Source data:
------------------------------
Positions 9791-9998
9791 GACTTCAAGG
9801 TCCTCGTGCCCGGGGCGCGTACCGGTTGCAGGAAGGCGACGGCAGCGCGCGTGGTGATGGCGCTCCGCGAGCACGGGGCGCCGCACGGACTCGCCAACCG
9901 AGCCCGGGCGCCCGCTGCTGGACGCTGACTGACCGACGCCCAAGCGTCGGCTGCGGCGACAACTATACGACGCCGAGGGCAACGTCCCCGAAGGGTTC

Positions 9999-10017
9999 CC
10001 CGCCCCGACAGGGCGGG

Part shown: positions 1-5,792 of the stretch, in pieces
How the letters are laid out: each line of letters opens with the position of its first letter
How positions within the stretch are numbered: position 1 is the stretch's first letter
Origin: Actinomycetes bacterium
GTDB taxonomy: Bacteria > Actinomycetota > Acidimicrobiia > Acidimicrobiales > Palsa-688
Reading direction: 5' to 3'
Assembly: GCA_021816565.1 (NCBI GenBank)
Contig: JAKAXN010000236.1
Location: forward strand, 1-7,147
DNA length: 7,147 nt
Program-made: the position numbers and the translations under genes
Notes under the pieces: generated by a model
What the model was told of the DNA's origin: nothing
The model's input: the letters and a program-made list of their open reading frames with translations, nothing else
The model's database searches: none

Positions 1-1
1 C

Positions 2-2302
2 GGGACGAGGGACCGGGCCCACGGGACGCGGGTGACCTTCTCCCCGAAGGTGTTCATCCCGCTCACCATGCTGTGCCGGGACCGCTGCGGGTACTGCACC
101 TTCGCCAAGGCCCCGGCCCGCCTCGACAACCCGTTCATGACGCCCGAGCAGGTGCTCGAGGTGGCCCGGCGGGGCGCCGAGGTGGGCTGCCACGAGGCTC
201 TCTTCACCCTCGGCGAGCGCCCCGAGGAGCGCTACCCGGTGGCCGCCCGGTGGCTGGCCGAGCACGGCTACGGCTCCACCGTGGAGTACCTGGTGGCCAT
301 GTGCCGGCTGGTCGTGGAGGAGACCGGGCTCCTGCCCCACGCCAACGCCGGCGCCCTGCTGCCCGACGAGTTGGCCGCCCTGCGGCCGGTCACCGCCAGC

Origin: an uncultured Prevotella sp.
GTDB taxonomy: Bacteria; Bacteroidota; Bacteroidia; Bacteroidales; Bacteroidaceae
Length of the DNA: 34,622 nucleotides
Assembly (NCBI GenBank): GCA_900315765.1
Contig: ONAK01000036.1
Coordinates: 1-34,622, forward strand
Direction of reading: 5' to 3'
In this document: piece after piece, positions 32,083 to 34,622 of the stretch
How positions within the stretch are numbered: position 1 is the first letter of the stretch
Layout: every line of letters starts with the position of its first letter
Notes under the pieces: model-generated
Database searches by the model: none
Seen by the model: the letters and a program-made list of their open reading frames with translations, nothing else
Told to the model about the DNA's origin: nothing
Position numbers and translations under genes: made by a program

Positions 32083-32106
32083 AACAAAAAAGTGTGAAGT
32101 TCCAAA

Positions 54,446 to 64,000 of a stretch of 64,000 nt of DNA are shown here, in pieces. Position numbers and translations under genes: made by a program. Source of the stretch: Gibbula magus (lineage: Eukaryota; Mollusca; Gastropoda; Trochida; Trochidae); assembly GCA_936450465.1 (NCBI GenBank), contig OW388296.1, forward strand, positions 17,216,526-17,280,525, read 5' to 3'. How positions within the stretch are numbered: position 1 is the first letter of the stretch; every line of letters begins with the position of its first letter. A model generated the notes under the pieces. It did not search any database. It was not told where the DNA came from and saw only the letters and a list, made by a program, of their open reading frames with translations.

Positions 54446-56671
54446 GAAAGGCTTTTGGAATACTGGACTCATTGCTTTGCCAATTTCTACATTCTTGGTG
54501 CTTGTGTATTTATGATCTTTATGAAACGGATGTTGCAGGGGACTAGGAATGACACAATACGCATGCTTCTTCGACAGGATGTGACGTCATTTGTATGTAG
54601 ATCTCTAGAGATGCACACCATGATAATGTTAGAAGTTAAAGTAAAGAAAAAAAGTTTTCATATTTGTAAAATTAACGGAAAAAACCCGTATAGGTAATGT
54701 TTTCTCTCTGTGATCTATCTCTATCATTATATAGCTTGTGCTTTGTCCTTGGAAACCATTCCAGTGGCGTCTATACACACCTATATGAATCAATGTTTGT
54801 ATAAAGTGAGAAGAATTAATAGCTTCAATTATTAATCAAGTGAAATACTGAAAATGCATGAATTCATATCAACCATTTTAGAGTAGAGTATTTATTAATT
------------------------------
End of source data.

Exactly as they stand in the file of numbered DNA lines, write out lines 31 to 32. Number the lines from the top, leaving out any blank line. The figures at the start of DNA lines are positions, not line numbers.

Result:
GTDB taxonomy: Bacteria; Bacteroidota; Bacteroidia; Bacteroidales; Bacteroidaceae
Length of the DNA: 34,622 nucleotides